For example, the black lives matter movement that we saw last summer across the nation and here in the Dallas Fort Worth area; a number of LGBTQ+ people participated in those rallies and protests. I think you’re seeing a blending of diverse communities to help each other out. If we have learned anything over the last four years, it’s that if we work together, we can make progress together. And that makes it harder for our opponents to push back on us, to roll over us.
I think now we’re picking up many causes as a community, not just our own community. For example, income inequality, the pursuit of homeownership, addressing gender wage gaps, making sure that our transgender brothers and sisters have the same justice and protection under the law that we feel we should. We’re bringing a lot of causes together, and we’re working together more. There’s a lot of new tools. There’s a lot of new platforms. So making sure that we’re embracing all of these tools as we evolve and push for these things only strengthens our ability to get the change that we want.
Certainly one of the challenges we have faced is around LGBTQ+ couples and even singles adopting children. You and your husband are fostering a child right now and are certified to adopt. Have you faced any challenges as you worked through the system and that process?
I think we were both a bit surprised with the ease in which we, as an openly gay and interracial couple, were so welcomed. You know, we never once felt sort of ostracized or, in any way, discriminated against through the process of pursuing foster to adopt certification.
Texas is a good example of a state with a lot of abused, abandoned, and neglected children. They need loving homes. LGBTQ+ families are fully capable of providing loving homes. So, denying LGBTQ+ families the ability to pursue foster care, adoption, surrogacy or anything of that nature that allows us to build families is only harming children. It’s a disservice to those kids out there that need loving supporting families.
Thanks to a number of court rulings, same-sex couples’ adoption is legal in all 50 states, yet the fight continues. Despite federal rulings, it is the states that set their own rules regarding private adoption. Almost a dozen states allow private adoption agencies to deny service to members of the LGBTQ+ community.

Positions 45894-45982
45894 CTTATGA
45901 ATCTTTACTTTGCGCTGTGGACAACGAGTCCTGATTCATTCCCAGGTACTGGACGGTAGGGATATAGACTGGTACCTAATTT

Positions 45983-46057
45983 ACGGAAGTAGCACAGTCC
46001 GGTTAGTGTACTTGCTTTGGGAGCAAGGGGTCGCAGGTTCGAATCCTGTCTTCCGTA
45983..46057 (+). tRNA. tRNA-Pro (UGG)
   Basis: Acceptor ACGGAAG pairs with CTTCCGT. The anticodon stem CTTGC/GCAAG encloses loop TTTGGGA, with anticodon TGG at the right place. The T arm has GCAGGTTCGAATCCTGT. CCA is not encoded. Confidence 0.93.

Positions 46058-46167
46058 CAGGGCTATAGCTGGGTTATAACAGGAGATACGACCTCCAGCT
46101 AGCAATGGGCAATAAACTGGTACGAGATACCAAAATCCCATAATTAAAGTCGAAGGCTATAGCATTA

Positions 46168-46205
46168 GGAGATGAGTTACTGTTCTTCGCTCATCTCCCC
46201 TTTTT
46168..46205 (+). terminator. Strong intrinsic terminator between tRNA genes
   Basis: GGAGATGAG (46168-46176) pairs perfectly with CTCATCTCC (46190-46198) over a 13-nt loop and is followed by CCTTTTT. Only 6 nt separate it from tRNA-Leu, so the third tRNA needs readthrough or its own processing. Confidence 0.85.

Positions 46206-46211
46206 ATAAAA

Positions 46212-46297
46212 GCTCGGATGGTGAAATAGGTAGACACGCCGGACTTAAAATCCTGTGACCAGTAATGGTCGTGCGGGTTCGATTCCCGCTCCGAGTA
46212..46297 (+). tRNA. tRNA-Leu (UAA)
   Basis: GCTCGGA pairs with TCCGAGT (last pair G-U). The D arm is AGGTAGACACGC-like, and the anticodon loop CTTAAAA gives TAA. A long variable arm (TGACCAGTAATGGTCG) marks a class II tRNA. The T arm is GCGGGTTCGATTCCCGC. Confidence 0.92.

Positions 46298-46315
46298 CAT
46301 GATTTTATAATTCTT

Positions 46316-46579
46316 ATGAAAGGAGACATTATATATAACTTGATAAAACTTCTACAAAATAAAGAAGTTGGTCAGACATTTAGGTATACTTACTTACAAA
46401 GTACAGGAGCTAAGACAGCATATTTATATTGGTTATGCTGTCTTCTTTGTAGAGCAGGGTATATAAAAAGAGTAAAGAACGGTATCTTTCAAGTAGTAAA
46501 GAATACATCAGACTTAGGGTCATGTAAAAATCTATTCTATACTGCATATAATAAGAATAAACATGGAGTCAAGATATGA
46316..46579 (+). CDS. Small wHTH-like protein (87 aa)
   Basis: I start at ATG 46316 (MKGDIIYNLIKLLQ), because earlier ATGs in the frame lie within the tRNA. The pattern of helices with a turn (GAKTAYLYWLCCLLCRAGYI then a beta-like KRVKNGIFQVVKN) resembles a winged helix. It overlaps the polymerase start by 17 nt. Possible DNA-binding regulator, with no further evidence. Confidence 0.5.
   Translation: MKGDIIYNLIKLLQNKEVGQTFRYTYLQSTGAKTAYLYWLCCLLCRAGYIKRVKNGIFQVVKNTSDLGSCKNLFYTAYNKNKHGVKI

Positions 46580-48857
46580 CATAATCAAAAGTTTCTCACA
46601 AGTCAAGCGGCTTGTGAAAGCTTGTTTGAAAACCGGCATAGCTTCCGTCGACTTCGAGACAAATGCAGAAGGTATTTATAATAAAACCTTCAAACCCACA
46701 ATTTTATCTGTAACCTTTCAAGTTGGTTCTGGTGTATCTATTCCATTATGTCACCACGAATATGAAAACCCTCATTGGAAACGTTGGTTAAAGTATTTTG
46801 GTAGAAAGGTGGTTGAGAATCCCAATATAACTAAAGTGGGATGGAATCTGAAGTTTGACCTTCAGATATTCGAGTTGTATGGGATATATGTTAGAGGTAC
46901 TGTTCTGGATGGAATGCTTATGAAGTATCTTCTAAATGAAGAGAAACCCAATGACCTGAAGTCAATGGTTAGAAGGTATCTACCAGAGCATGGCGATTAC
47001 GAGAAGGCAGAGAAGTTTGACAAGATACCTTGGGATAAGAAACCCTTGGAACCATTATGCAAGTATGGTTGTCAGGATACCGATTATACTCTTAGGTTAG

In January 2020, the Governor of Tennessee signed a bill allowing religious adoption agencies the right to deny services to same-sex couples. In October 2020, the Trump Administration made arguments to the Supreme Court support of religious adoption agencies denying service to the LGBTQ+ community despite not even being party to the case being heard.
How can people who are perhaps not politically active, but want to do something, want to be more involved in the community get involved?
If they are inclined to be involved politically, or even if they’re curious or want a better understanding of politics and the process of how they could sort of plug in, they can check out the Stonewall Democrats of Dallas at http://www.stonewalldemocratsofdallas.org.
There are sister chapters in other Counties as well. Tarrant County has one, of course, Austin and Harris County, you know, the large counties in Texas generally have them. If there’s a political inclination, that would be step one. Step two, whatever your passion is, get involved.
There’s likely an organization that exists for whatever you’re passionate about. Plug in, get information, volunteer your time, make a financial contribution. There are tons of social media platforms that allow for that type of involvement. I think advocacy has actually gotten easier in a lot of ways. The third thing is, you know, consider running for something or consider taking ownership of a campaign or becoming a staff member in a campaign to influence policy. There’s any number of ways to contribute to someone’s campaign or run their own. Be that candidate who eventually gets to the table to address some of the issues we talked about today. That’s what I would encourage someone to do. And don’t do it alone, bring your friends, it’s important to make sure that we’re bringing people with us as we get involved so that everyone is working together so we can achieve the same objectives.
I know you’ve got a lot on your plate right now, but what do you aspire for in the future? Do you have a plan?
Yeah, I’m a goal setter. My husband’s a goal setter. I think that was a big attraction to each other. We’re ambitious people. Right now, I’m 100% focused on my position with Stonewall and being president of the organization. There’s a lot of work we’re doing, and I’m motivated by that. I’m also a big believer in terms of leadership that I’m always looking over my shoulder and reaching my hand back to make sure that I’m bringing forward the leaders of tomorrow.
I’m a big believer that every decade, you should be evolving as an individual. My resume demonstrates that I’ve evolved a lot in my career; that I’ve done things. And there always seems to be a pivot every 10 years. I’m at 40 now, by 50, who knows, the sky’s the limit. I want to be successful in whatever field of work I’m doing. I’m in higher education right now. So if I’m continuing on that path, I want to continue to Excel. I mentioned I went to the LBJ school, where I earned an Executive Masters in Public Leadership. I’m seasoned and ready to take C-suite opportunities and lead. That’s what I see myself doing, continuing to lead. If that means at some point a move to the political realm of things outside of doing what I’m doing now with Stonewall. I’ll answer that call, but right now, I’m happy doing my work with Stonewall.
Todd, thank you for such a great conversation!
Get more information about the Stonewall Democrats of Dallas from their website: